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5 Steps to Eliminate Headlight Dimming

Keep the Road Ahead Well Lit

1. Check Power Contacts, Grounds and the Battery

The electrical system needs solid contact to transfer power as efficiently as possible. Contacts that have grown dirty or crusted will have a higher resistance to power transfer, which means other parts of the system suffer. The first step is to check each of the power and ground connections. Make sure these are scraped and cleaned to bare metal, and that nothing obstructs the flow of power.

If this does not solve the problem, the battery itself may be the issue. Take the battery to an auto parts store to have it load tested. This is typically a free procedure, and if the battery is damaged or faulty, a new one can be purchased and installed easily. Batteries & power cells have an average life span of four years. Older batteries may be able to run the car without issue, but falter when a high-powered audio system kicks in.
2. Add a Capacitor
capacitors

Capacitors are devices that help regulate an electrical system. When voltage is too high, the extra power is stored in the capacitor. When voltage drops, the capacitor discharges that stored power in order to keep the current flowing.

A capacitor will not solve headlight-dimming issues if they are constant and major. However, if the headlight dims only rarely, and only when the amps are kicked into high gear, it could mean that they draw too much power too quickly for the system to handle.

For these minor power fluctuations, a capacitor is an ideal way to regulate the flow of power from the battery and alternator to the stereo system. Capacitors are measured in farads, which is a unit of capacitance. Two farads of capacitance for every thousand watts in the stereo system is an ideal level. It is actually higher than the typical recommendation, but it will allow the capacitor to recharge quickly and keep power flowing evenly.
3. Perform the Big Three Wiring Upgrade

There are three primary and important cables in the electrical system of a car with an auxiliary audio system. These “big three” cables, when upgraded, will vastly increase the capacity of the electrical system. This means that if the headlights are dimming because not enough power can flow to them through the system, they will now have plenty of juice to run. On the other hand, if the cause of dimming headlights is the power consumption and not a restricted power flow, this upgrade will cause the problem to worsen. This is because the audio system will be able to draw even more power, causing the headlights to receive even less.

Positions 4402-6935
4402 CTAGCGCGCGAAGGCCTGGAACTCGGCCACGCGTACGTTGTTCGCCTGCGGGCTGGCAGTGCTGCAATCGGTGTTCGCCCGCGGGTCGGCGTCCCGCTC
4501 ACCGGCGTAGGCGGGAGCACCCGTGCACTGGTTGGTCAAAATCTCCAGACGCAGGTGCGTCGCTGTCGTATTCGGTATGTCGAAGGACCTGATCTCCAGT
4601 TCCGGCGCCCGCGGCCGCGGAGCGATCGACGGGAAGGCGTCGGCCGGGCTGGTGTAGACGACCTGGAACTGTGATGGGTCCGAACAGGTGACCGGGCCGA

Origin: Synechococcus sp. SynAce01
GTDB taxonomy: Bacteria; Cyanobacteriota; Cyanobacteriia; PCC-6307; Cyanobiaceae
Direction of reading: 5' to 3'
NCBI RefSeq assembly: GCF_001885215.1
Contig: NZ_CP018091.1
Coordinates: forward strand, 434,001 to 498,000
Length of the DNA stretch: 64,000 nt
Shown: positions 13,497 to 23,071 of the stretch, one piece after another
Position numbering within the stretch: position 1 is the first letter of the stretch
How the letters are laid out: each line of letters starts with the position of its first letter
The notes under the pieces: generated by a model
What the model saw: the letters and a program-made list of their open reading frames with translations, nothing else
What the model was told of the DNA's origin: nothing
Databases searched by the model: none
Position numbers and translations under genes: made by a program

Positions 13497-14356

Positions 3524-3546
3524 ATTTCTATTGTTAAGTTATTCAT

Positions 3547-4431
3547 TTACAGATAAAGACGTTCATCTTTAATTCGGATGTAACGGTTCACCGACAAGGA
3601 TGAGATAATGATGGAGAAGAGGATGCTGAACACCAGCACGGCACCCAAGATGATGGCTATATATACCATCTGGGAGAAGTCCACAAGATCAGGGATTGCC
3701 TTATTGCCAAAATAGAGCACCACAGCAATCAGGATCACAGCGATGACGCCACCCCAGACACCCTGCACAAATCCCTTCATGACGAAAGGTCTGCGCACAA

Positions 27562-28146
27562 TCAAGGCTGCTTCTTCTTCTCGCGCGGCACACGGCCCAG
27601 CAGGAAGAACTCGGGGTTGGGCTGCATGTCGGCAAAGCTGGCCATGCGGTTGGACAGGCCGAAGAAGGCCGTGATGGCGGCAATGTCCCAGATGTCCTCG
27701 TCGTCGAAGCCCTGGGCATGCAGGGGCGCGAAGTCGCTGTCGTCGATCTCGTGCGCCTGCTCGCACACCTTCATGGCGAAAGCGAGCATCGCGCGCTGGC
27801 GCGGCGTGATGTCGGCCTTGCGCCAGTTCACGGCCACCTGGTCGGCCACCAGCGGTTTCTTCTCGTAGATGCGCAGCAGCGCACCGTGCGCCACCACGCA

The three cables that need to be upgraded are the alternator plus to battery plus cable, the chassis to engine block cable and the battery ground to chassis cable. Each of these cables can be replaced with either 1/0 gauge or 4 gauge wire in order to increase their carrying capacity.

In the event that this upgrade causes the problem to worsen, there is no need to revert to older wires. It is still a valuable upgrade in any case, and other solutions on this list will still solve the problem.
4. Install a Higher Output Alternator

The alternator is the source of all power when the car is running. The battery is necessary in order for the vehicle to start, but once it is running, all power usage comes from the alternator. If none of the steps above have helped the headlight-dimming problem, it is possible that the stock alternator simply does not put out enough power to feed everything in the electrical system. Headlights are easy to see, but every part of the electrical system will suffer from insufficient current.

Unfortunately, a high output alternator is an expensive solution. That said, it is a worthwhile investment for many vehicles and will last for quite a long time. For a 1500-watt sound system, the alternator needs to be able to produce around 220 amperes of current. Most alternators are designed with the standard vehicle hardware in mind, and will produce no more than 120 amperes of current. Music does not use the full 220 amperes the majority of the time, and only when it tries to draw that much power will the electrical system suffer. For such a sound system, an aftermarket alternator that produces around 300 amperes will be sufficient.

5. Install a Second Battery

Adding a second battery to a car with an aftermarket sound system is a good idea, especially of none of the other solutions above work and an alternator is out of the price range. A second battery is typically installed in the rear of the vehicle, near the sound system’s amp.

It is a good idea to isolate the batteries from one another. This way the primary battery is never drained when playing music, so the car never has issues starting. It is also a good idea to use two batteries with the same strength and of the same age. Using one new battery and one old battery leads to imbalances in power. The batteries will equalize these differences, but the constant change between them will shorten their life spans.

For a vehicle used to play music with the engine off, a second battery is virtually required. Without the engine running, the alternator does not provide power, and so the sound system is powered entirely by the car battery. This can lead to the battery draining and the car needing a jump-start.

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Staff writers at Sonic Electronix are experts in their field. In addition to a complete in-house training program, these experts typically have many years of hands-on experience in their specialty. Some come from car audio installer backgrounds, while others come with extensive retail experience.
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